Infamous Carnival Triumph ready to sail again

Just months after an engine fire aboard the ship left its passengers adrift without adequate food or bathrooms, the Carnival Triumph is ready to set sail today on a sold-out cruise from its home port of Galveston.

"We're really excited and we're here to have fun," Renzo Bomalaya, a bartender aboard the newly refurbished Carnival Triumph, told TODAY.

Back in February, a failed propulsion system stranded the Triumph's more than 3,000 passengers and 1,000 crew members in the Gulf of Mexico. The lack of power, or a working sewage system, or air conditioning forced passengers to drag their mattresses onto the deck and construct makeshift tents out of their bedsheets, in order to escape the stench below deck.

"The worst part is the bathrooms," one woman who was aboard called in at the time to say. "There's no water. You can't really flush, so everyone's going in little plastic baggies and putting it outside their rooms."

But after three and a half months of upgrades and repairs that cost $115 million, that deck formerly littered with beleaguered passengers is ready for good times again. The Triumph is about to relaunch.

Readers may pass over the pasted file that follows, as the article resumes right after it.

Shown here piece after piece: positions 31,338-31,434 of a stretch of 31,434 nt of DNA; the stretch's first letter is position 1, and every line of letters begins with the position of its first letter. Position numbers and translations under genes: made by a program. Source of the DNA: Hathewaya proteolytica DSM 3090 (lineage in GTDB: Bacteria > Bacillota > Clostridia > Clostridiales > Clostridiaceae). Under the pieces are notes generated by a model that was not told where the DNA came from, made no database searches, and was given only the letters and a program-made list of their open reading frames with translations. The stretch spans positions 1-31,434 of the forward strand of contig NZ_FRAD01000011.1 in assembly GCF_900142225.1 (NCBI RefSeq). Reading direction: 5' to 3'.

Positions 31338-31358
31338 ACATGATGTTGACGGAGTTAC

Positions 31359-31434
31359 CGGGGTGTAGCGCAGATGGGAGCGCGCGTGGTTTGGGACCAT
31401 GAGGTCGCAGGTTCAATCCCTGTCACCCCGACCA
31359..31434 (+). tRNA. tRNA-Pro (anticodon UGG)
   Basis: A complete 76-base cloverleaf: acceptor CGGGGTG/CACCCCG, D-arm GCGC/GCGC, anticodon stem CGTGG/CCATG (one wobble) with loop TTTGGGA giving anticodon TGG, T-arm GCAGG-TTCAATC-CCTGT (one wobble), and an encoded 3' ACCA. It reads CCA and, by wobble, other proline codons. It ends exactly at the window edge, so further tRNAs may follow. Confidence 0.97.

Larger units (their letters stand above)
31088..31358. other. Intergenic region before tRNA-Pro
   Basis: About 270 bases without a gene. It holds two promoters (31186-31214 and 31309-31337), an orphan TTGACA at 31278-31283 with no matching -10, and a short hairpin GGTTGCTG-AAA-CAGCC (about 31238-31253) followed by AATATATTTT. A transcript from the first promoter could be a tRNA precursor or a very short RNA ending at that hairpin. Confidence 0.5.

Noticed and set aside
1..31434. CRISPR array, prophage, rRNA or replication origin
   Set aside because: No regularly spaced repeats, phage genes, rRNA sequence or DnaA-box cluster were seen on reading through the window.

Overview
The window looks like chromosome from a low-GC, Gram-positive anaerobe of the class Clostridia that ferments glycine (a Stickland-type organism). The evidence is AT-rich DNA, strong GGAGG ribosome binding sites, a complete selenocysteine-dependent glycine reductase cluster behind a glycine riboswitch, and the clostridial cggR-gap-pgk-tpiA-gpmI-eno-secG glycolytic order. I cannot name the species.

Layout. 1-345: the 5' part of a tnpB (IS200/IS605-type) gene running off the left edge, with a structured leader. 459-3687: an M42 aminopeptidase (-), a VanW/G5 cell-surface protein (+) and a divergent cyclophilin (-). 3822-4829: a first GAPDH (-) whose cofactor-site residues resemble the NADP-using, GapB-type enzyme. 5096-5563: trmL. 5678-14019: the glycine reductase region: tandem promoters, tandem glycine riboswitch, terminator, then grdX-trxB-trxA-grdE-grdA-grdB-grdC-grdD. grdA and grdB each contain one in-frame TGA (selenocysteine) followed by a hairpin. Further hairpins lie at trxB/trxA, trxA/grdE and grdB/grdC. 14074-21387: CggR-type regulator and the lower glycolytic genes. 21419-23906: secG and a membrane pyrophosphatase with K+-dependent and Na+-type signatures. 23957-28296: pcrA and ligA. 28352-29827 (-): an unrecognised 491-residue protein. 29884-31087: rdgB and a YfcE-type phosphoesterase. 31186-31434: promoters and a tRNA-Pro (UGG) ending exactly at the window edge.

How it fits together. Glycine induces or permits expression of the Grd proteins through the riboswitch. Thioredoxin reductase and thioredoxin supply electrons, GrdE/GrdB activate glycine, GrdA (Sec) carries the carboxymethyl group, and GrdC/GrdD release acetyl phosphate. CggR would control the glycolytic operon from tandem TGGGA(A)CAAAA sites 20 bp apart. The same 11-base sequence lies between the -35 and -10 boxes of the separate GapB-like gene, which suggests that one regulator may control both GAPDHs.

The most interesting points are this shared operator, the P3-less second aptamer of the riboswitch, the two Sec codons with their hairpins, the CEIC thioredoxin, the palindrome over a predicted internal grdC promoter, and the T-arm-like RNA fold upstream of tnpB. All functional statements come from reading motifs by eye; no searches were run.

"The main pool area," said CEO Garry Cahill, as he took TODAY on a tour of the ship. "This entire area has been completely redone."

Captain Mark Jackson, VP of technical operations for Carnival, said in a videotaped statement that they upgraded their fire suppression system and detection system as well. "We added an additional generator, so in the unlikely event that we lose power on board, we're still able to provide power to guest services, such as elevators, toilets, fresh water," said Jackson.

Today, the nearly 900-foot vessel departs from Galveston, TX on a sold-out, four-day cruise to Mexico. On Monday, the ship embarks on another sold-out cruise. Fares have been discounted on the newly refurbished vessel, which can hold up to 2758 passengers and 1100 crew members.